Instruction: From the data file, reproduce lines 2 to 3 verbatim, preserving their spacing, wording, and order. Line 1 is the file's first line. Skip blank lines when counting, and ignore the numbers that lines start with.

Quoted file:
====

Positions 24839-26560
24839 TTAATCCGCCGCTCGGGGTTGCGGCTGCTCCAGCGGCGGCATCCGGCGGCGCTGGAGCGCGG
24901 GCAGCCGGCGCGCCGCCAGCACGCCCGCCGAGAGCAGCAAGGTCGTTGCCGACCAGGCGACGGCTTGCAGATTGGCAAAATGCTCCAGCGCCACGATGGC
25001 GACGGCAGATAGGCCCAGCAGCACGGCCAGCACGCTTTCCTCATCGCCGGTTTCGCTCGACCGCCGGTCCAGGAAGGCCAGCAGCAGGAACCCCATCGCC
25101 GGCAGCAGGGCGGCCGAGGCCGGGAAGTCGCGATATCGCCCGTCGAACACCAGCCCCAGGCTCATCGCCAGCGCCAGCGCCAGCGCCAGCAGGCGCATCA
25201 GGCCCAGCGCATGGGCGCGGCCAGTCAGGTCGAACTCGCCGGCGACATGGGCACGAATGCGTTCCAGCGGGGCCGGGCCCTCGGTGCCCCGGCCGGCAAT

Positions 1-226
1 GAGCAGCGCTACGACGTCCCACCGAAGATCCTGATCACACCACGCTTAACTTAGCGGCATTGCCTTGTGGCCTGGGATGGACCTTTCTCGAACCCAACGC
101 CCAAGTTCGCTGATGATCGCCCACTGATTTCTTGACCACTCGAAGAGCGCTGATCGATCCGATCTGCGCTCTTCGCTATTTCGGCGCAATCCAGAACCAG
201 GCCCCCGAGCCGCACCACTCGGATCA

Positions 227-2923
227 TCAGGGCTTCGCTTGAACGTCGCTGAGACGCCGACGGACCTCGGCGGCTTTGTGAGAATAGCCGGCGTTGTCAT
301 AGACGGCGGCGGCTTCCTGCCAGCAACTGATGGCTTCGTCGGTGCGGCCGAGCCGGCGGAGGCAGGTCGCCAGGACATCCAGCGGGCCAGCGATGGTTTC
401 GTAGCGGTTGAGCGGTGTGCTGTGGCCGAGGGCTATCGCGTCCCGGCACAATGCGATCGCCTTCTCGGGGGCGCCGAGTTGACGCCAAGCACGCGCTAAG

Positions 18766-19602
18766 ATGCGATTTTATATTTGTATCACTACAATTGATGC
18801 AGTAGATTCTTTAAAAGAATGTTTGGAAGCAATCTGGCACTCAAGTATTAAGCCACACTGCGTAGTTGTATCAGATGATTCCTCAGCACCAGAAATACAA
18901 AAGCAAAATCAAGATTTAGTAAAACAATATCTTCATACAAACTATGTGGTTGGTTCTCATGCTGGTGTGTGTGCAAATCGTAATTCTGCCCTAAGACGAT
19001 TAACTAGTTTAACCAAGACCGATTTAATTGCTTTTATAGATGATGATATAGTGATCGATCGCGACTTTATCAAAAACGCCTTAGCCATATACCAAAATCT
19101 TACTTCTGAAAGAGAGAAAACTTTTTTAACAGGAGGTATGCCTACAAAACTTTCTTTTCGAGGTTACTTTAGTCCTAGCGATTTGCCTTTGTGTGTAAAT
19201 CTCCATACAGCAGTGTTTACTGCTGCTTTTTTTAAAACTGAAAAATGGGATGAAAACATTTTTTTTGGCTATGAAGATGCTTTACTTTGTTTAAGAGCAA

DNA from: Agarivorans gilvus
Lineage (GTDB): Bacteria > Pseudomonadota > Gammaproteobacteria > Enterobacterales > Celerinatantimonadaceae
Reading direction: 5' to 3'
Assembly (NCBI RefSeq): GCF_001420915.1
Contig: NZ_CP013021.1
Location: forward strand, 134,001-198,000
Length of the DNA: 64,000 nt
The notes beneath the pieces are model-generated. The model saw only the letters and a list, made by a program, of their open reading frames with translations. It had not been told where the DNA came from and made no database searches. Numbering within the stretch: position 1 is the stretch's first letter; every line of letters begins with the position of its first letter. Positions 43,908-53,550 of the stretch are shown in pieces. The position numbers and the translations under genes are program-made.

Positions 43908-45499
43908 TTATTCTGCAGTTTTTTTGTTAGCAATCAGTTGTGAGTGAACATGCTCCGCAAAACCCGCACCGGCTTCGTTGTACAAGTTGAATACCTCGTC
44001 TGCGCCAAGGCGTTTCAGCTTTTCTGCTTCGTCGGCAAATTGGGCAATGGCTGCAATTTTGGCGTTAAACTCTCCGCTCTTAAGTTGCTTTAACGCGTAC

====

24839 TTAATCCGCCGCTCGGGGTTGCGGCTGCTCCAGCGGCGGCATCCGGCGGCGCTGGAGCGCGG
24901 GCAGCCGGCGCGCCGCCAGCACGCCCGCCGAGAGCAGCAAGGTCGTTGCCGACCAGGCGACGGCTTGCAGATTGGCAAAATGCTCCAGCGCCACGATGGC